Inside the Capitol

Thursday, June 09, 2005

6-17 Guadalcanal

FRI, 6-17-05

GUADALCANAL � Hailed by the Marines as the turning point of the war, Guadalcanal was the beginning of our long march north through the Pacific.
But it didn�t come easily. This was the first major land encounter for the United States and Japan and both sides made many mistakes. Fortunately, the enemy�s mistakes were more costly.
Japan�s mistakes mostly were the result of supreme overconfidence. It bragged that it never had lost a battle, ever. It felt its culture was superior to the Americans�. And it believed its own propaganda that U.S. troops were beaten down and demoralized.
Our mistakes were caused mainly by a continued lack of commitment to fighting anything but a holding action in the Pacific until we had finished helping England win its war in Europe.
The U.S. military leaders assigned to the Pacific were in agreement that we couldn�t wait that long, but some in the naval command were very cautious about losing any more ships, especially carriers, until the Pentagon was ready to start diverting some of its war production away from Europe.
When we realized that Japan was building an airfield on the island of Guadalcanal to disrupt shipping lanes from the United States to Australia, we knew it had to be stopped. Guadalcanal was an extremely distant outpost to either attack or defend for both countries, lying not far off the east coast of Australia.
The Aussies could have taken a major role in the invasion, but England had its fighting units engaged in North Africa and Europe. So it was up to the Americans to stretch their supply lines far south and take the airfield, from which it could then conduct air operations to the north.
But two days after the August 1942 invasion, our Navy became fearful of losing ships and withdrew its support of the landings before they were half completed. The Marines found themselves abandoned, just as our troops in the Philippines, far to the north, had experienced six months earlier.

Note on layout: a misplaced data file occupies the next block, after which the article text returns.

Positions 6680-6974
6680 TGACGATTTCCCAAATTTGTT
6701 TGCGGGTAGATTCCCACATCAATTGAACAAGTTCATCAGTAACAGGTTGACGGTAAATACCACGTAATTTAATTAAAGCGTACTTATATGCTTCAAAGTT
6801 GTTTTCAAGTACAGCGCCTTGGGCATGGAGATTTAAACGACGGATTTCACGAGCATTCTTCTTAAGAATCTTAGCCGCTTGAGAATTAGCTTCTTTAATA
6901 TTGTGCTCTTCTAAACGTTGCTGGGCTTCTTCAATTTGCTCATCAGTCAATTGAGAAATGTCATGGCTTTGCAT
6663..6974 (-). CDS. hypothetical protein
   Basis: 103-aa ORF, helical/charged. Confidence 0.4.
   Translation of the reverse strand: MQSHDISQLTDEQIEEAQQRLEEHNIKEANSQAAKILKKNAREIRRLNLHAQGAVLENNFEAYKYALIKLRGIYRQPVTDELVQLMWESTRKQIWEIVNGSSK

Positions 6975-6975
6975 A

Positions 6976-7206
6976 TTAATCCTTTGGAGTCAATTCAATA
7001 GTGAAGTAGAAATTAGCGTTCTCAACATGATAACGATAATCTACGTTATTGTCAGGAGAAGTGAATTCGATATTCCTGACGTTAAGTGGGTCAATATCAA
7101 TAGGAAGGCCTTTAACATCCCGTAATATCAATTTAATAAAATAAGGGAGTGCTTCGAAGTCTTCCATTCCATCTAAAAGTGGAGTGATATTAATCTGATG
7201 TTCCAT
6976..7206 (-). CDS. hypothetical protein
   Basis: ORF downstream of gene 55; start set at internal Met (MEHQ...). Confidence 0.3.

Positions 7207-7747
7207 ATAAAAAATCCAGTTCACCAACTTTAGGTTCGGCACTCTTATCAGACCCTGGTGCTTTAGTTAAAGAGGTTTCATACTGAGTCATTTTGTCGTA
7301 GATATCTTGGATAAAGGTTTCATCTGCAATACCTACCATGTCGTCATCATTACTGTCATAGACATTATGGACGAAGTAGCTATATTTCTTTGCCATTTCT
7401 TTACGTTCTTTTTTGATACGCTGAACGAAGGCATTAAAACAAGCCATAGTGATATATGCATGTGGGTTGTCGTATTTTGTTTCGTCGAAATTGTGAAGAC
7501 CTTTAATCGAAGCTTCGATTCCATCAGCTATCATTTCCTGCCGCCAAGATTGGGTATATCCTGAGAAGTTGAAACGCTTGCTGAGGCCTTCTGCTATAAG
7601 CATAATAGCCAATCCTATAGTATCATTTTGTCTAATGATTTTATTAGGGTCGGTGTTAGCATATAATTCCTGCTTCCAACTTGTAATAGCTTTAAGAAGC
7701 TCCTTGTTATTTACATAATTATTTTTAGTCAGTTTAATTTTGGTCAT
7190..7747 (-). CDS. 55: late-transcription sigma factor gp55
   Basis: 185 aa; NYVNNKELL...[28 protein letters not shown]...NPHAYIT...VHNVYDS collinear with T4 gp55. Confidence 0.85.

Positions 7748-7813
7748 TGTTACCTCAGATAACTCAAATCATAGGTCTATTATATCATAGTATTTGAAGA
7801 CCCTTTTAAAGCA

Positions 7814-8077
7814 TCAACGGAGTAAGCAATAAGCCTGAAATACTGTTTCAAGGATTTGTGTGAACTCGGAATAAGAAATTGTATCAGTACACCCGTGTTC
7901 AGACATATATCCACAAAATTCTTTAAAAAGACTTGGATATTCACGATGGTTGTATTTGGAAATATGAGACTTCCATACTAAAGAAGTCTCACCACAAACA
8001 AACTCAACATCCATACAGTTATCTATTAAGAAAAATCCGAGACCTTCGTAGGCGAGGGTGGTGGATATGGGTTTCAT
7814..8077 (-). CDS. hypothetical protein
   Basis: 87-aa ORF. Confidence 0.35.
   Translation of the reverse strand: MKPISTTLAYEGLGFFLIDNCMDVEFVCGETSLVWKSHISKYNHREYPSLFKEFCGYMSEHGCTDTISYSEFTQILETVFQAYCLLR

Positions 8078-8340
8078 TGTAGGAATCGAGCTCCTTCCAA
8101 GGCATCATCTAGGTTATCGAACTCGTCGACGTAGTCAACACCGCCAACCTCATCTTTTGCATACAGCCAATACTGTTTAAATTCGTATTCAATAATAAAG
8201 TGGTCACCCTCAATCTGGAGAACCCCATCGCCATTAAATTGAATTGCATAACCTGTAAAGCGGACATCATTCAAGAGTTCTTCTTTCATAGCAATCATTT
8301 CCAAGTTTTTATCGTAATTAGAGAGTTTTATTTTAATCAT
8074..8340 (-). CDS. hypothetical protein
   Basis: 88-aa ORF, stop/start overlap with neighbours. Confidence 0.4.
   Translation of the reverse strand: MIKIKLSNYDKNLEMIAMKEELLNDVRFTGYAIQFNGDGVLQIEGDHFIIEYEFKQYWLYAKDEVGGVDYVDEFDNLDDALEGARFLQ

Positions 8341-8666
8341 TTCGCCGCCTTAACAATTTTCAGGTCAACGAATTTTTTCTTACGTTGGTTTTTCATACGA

All that saved the Marines was the enemy�s cocksure attitude that this was merely an annoyance that soon would be over. The Marines were allowed to take the almost-completed airfield, along with Japanese construction equipment and food supplies.
Normally, all of that would have been destroyed, but the Japanese figured they would be back in control as soon as reinforcements arrived. The Marines completed the airfield, and in six months of fierce fighting, they never gave it up.
The battle swayed back and forth, with Japanese overconfidence and American under-commitment keeping either side from winning. Finally, the U.S. Army was sent in to relieve the beleaguered Marines and the highly respected Adm. �Bull� Halsey was put in charge of South Pacific naval operations.
The Japanese saw this and decided they were in a battle of attrition they could not afford to continue. They left a shoreline off Henderson Field that is now nicknamed Iron Bottom Sound, littered by 111 wrecks, one of them PT-109.
The Henderson Field vicinity now is home to the capital city of Honiara, which wasn�t here during the war. It is about the only flat area on this large, hilly island. The airfield is now an international airport.
The Solomon Islands were under British rule during the war and have since gained their independence. The people are of African heritage, in comparison to the more Asian look of the Marshallese we visited to the north.
Ethnic tensions plague the Solomons. It is a fairly popular cruise ship stop, but those visits are often interrupted for long periods by unrest. We are fortunate to be here at a time of both peace and good weather.
We engaged three young men with a van to take seven of us to see the sights, including Bloody Ridge out in the jungle. In the hot-humid weather, we gained an intense appreciation for those Marines, carrying heavy backpacks and looking for snipers, while fighting through the swamps of six-foot, sharp-bladed grass.



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